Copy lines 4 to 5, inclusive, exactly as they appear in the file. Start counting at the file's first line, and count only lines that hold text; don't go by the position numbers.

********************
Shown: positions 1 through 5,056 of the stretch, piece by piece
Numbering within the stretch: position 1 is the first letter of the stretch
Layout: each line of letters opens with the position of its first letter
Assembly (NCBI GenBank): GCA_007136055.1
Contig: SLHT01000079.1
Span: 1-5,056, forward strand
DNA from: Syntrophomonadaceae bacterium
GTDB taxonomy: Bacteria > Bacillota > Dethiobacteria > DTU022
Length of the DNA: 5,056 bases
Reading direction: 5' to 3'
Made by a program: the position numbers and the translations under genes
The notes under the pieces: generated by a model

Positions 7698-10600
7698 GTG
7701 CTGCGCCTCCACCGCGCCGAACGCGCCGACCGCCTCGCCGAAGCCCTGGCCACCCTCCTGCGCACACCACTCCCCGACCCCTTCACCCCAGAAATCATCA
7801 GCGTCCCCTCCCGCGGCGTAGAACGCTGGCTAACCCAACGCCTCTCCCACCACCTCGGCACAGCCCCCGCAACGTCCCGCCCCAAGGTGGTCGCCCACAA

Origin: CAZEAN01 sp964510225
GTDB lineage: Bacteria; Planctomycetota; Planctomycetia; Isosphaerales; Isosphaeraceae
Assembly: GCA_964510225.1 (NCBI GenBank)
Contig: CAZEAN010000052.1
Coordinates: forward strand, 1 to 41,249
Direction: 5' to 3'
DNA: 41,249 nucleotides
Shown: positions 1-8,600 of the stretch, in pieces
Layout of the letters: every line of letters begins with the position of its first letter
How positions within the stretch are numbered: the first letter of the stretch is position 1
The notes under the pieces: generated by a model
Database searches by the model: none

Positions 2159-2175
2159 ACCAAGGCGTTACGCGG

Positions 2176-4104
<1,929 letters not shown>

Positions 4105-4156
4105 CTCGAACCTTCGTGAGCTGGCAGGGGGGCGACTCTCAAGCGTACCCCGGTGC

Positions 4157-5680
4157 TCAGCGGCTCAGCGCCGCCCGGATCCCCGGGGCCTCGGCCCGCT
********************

Assembly (NCBI GenBank): GCA_007136055.1
Contig: SLHT01000079.1